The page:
Coding under influence...

Have you coded / tried coding when you were high? The question just popped in my mind after reading the ‘beer for all’. Looks to be a suitable question for a weekend.

Tried yesterday (ironically enough you had good timing asking this question). Got as far as writing the skeleton structure behind the code (void setup; void loops)…

I have enough trouble remembering the syntax for void setup() and void loop() when I’m sober :P! I always confuse capitalization, etc, and end up opening the “Bare Minimum” in the IDE which already has those.

Sometimes I find that I code better after a Scotch or two. (Anything else makes me stupid. ::))
However, I also noticed the converse. When life is sweet, I code better.

I no longer code professionally, but I have been leading a team of developers for a number of years. What I have come to believe (some may take offence, and it is a generalization) is that coding is more like creating literature than doing science. Quite often I can get a sense of someones coding style by listening to them talk. In a similar vein, I also like to hire coders that are rock climbers here in Colorado. I found that they code carefully, and tend to leave the code in better condition than when they started, even if it wasn’t their code.

Sorry if this is a bit off topic, just curious what the reaction (if any) would be.

coding is more like creating literature than doing science.

Some of the code posted on the forum is pure fiction, with not a bit of science behind it. :wink:

Good code does have a lot of creativity behind it, but it has a strong logical basis, too.

Quite often I can get a sense of someones coding style by listening to them talk. In a similar vein, I also like to hire coders that are rock climbers here in Colorado. I found that they code carefully, and tend to leave the code in better condition than when they started, even if it wasn’t their code.

True… you can know how a person can code by talking to him. The biggest challenge is a lot of the programmers can’t get the logical flow right… I would love to hire rock climbers too only we don’t have many out here…

From watching programmers during the early days of personal computing…

Coding under the influence of Cannabis, eh who gives a darn, we’ll get the project done sometime this decade.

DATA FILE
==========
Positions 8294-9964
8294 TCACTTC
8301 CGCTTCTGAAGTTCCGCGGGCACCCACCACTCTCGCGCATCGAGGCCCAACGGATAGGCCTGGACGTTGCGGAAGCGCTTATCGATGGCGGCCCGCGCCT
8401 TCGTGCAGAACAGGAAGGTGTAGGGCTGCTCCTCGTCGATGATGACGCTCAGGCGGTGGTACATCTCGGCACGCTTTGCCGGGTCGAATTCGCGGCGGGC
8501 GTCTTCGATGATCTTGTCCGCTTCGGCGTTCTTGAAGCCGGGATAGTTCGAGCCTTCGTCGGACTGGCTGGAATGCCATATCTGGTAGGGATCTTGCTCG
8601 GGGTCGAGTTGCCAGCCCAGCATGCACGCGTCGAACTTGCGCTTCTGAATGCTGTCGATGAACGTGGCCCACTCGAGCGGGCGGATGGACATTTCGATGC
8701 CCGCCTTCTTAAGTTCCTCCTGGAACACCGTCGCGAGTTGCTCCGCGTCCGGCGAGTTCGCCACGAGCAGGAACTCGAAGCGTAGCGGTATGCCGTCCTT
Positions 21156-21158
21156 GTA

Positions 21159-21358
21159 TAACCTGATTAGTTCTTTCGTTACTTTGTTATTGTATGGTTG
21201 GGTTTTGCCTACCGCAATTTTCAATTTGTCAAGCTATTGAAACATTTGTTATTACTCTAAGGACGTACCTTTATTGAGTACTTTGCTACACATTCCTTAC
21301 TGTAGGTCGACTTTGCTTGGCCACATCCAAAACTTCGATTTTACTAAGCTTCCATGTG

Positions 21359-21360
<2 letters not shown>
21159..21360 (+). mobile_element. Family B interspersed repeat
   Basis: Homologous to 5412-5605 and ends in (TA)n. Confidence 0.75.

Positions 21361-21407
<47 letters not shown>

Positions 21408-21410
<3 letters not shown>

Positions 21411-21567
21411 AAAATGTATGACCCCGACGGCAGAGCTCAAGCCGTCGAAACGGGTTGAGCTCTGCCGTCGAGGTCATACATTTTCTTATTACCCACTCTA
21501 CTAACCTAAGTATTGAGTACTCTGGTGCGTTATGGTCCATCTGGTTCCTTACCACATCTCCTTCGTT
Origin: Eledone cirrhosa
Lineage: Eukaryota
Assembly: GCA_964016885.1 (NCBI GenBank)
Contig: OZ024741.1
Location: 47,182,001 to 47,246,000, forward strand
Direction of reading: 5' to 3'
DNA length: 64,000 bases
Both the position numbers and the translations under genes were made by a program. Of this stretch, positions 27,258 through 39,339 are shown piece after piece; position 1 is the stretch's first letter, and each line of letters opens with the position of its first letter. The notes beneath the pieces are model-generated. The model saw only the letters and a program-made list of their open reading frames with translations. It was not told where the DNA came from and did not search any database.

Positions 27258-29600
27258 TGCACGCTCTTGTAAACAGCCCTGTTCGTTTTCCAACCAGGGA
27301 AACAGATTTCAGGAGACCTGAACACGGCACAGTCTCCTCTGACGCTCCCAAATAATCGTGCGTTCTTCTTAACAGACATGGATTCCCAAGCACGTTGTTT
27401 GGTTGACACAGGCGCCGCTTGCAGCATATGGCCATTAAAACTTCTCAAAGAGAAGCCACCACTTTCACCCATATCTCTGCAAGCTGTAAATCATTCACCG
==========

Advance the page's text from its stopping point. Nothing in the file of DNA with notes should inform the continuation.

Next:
Coding under the influence of Alcohol, after 20 recompiles, finally realize the syntax error is a misplaced curly brace and two missing semicolons so blindingly obvious your toddler would have found it, still doesn’t work as the logic is out of whack. Dries out the next day and smacks forehead after looking at a 20 layer deep nested if statement and realizing it can be replaced by 10 lines of code.

Coding under the influence of Crystal meth and cocaine, starts out well, lots seemingly gets done, blows up somewhere around 14 hours later and all work has to be completely redone two days later when the person has come down off the jag. Needs to become a yard maintenance person after about three years as their mind no longer functions well enough to code. XD

:smiley: thumbs up!

Drugs are bad, mmKay ;D

…and you if do drugs your bad… mmkaay?

I also like to hire coders that are rock climbers

It’s good to know, in case I am looking for a job in Denver :slight_smile:

and tend to leave the code in better condition than when they started

Are you saying they fix and modify things that aren’t broken? That is not always a good thing, you know. Furthermore, fixing other things that seem broken or wrong in some manner means they would be doing extra work, billed or unbilled - either of which could mean trouble if done often and long enough.

I prefer people who understand “If it ain’t broke, don’t fix it”, as well as those who understand the point of the trouble ticket system (if they see something not related to what they are doing, and it doesn’t look right, then a ticket should be written for it for a future date).

I sometimes code under the influence of stupid, does that count. :wink:

Lefty

Florin, I wish we were hiring!

Are you saying they fix and modify things that aren’t broken? That is not always a good thing, you know.

In our case it’s usually always a good thing, but to explain I have to put it in context. The developers I work with deal with a pretty large application - about 50 man years of development and probably around 1/2 million lines.

During the process of making a mod, one might find things like “magic numbers”, spaghetti code, things that need to be modularized, etc. Even though our product is based on a state machine (something that really helps it’s stability), as it grows, sometimes parts of the foundation need to be reinforced.

We are a professional shop, and it’s generally the developer’s responsibility to do unit testing. From there it goes to QA where they do regression testing, functional testing, etc.

As far as the added cost for this, we eat that. But better code usually costs less in the long run.

Sorry! I’m at work. :-X